THE 95% RULE
Ninety-five percent of the time
we get treated the way we INVITE people to treat us.
Everything we do,
especially our nonverbal behavior,
is an invitation to those around us.
A smile is an invitation. So is a frown.
So is a sad face, an angry face, or a serious face.
Even body posture is an invitation.
LEARNING ABOUT OTHER PEOPLE'S INVITATIONS
The next time you are in a large office or a social gathering,
just be an observer.
Look around and ask yourself:
"How is this person inviting people to treat them?"
Then ask yourself another question:
"Does this person actually get treated
the way they are inviting us to treat them?"
About 95% of the time the answer will be "Yes."
LEARNING ABOUT YOUR OWN INVITATIONS
Once you've observed others and learned their invitations,
you can look at yourself.
Unfortunately, simply observing your own behavior won't
(This is because most of our invitations are out of our
HOW TO LEARN ABOUT YOURSELF
To learn about yourself, answer this question:
"How do most people treat me most of the time?"
Come up with three or four adjectives which describe
how you are usually treated.
This is what you invite from other people!
Take responsibility for your own invitations.
"How would I treat someone like me?"
Then admit that you invite what you get,
and that you can learn and change.
IF YOU ALREADY LIKE HOW PEOPLE TREAT YOU:
Be proud of how well you take care of yourself socially.
And be confident that you will always be this way!
IF YOU DON'T LIKE HOW PEOPLE TREAT YOU:
Look at the negative adjectives on your list.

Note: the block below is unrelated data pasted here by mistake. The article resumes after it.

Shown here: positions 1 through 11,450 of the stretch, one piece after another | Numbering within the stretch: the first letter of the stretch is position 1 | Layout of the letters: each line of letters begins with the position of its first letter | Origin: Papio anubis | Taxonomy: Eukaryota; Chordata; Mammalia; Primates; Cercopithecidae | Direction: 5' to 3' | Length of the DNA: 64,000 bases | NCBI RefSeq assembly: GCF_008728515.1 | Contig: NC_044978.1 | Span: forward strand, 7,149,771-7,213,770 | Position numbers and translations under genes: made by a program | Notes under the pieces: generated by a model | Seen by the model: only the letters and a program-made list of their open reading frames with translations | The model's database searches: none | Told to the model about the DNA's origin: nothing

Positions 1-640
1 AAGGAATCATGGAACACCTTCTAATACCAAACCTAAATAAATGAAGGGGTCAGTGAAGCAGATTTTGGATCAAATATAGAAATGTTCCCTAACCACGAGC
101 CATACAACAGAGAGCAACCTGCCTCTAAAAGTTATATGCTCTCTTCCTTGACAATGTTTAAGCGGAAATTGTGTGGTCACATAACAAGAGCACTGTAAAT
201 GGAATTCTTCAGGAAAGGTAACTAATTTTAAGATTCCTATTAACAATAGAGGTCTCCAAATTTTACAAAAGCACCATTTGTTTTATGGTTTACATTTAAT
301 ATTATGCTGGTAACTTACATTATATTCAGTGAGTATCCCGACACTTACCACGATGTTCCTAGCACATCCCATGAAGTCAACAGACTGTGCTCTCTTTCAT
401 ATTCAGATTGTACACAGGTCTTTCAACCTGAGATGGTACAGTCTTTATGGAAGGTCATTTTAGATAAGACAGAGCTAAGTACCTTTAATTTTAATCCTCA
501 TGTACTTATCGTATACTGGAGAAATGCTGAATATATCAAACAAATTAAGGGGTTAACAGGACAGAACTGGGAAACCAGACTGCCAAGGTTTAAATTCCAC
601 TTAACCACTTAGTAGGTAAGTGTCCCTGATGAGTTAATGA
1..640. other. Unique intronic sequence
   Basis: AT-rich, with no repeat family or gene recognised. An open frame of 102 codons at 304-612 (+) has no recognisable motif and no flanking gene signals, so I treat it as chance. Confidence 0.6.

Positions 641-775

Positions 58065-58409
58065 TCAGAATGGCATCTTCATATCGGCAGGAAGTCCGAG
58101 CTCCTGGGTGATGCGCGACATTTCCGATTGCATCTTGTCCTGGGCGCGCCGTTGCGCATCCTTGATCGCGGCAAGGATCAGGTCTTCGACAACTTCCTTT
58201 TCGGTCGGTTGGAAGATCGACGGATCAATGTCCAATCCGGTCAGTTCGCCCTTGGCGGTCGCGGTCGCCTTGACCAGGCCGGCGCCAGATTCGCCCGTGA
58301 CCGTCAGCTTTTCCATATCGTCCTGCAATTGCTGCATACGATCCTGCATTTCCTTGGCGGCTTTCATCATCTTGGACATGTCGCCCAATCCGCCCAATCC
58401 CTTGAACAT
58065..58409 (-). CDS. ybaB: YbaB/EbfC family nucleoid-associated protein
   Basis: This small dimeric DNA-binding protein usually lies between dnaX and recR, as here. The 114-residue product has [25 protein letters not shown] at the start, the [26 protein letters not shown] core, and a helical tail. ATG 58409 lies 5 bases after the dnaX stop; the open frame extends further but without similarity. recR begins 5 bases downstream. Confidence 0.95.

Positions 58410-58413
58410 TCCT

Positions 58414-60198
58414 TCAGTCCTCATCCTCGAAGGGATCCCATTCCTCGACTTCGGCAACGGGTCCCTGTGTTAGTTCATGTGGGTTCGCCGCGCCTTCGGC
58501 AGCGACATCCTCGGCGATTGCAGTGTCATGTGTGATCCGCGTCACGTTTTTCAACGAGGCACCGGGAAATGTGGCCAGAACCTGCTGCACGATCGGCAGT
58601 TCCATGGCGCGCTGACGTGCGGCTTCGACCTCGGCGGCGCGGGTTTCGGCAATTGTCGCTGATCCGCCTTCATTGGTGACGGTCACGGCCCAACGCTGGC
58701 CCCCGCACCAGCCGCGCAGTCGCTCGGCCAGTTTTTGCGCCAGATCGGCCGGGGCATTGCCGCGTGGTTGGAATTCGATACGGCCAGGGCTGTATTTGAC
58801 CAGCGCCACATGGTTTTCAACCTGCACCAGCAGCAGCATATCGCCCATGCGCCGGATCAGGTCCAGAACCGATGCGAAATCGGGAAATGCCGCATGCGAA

Decide to start inviting the opposites of these negative adjectives.
Then learn by trial and error.
Start by setting clear goals such as:
"Today I'll get Sam to be more respectful of my ideas."
Or, "By the end of the month I'll get Georgia to say that I seem
Notice what works and what doesn't work.
An automatic "snowball effect" will take over.
After a few weeks or months,
things will be improved
and your new invitations will become
as automatic as the old ones were.
While you are experimenting
be proud of yourself for taking responsibility,
for being willing to learn,
and for being gutsy enough to experiment.
The more important the situation is,
the harder it will be for you to change.
(It's harder to change your invitations in a marriage
than it is at an office party.)
Don't let this stop you.
If you know that eventually you want to improve your
with your lover (or your parents or your kids)
but this seems too difficult right now,
make changes in easier situations first.
This gives you the practice
and the feedback
you'll need to succeed.
PRETENDING DOESN'T WORK
Any changes we make in our invitations
must be genuine or they won't work.
Changing negative beliefs,
about ourselves and about other people,
may also be needed.
If you believe you must be "sweet" or "nice" you
invite being used.
If you believe you are in a scary situation, you invite distrust and
If you believe you are incompetent, you invite others to be critical
If you believe you are superior,
you invite others to "knock you down a peg or two."
If you believe in having fun, you invite playfulness.
If you believe you and others are competent,
you invite productivity.
I DIDN'T SAY IT WAS EASY...
It's easier to blame others for how we are treated
than it is to take responsibility for our invitations and make changes.
But blaming doesn't work,
and changing our invitations does.